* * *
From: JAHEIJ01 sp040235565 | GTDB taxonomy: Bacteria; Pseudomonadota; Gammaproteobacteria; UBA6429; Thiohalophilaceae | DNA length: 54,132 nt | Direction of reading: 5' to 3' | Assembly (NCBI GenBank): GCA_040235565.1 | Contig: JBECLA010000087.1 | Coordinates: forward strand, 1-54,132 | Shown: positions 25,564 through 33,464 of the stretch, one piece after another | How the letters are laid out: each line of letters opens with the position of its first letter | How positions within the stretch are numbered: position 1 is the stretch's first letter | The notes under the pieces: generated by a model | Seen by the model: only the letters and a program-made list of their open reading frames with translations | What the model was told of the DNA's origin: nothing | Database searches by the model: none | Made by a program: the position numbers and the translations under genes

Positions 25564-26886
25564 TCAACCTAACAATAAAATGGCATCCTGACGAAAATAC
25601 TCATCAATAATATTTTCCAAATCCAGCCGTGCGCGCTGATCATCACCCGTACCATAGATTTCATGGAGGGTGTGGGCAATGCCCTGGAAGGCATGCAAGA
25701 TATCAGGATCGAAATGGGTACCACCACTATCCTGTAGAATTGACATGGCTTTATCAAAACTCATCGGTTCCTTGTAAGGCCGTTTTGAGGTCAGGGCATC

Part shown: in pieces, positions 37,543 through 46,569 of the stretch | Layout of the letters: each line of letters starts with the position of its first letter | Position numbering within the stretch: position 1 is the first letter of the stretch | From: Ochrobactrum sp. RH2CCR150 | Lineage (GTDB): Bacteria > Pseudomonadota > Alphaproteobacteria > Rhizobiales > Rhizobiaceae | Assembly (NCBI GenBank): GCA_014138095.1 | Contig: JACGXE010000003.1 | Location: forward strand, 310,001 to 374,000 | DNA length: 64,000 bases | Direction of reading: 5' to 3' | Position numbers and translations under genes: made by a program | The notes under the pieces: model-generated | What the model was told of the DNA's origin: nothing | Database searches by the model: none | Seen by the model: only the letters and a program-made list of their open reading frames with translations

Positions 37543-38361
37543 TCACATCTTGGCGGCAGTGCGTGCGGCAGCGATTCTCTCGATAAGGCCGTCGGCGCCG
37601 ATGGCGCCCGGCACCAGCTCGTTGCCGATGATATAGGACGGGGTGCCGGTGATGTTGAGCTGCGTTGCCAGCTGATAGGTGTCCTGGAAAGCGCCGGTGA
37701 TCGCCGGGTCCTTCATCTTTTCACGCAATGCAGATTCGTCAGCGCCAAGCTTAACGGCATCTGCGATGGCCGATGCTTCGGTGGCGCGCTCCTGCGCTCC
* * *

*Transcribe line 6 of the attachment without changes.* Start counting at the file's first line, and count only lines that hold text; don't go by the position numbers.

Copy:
Part shown: in pieces, positions 37,543 through 46,569 of the stretch | Layout of the letters: each line of letters starts with the position of its first letter | Position numbering within the stretch: position 1 is the first letter of the stretch | From: Ochrobactrum sp. RH2CCR150 | Lineage (GTDB): Bacteria > Pseudomonadota > Alphaproteobacteria > Rhizobiales > Rhizobiaceae | Assembly (NCBI GenBank): GCA_014138095.1 | Contig: JACGXE010000003.1 | Location: forward strand, 310,001 to 374,000 | DNA length: 64,000 bases | Direction of reading: 5' to 3' | Position numbers and translations under genes: made by a program | The notes under the pieces: model-generated | What the model was told of the DNA's origin: nothing | Database searches by the model: none | Seen by the model: only the letters and a program-made list of their open reading frames with translations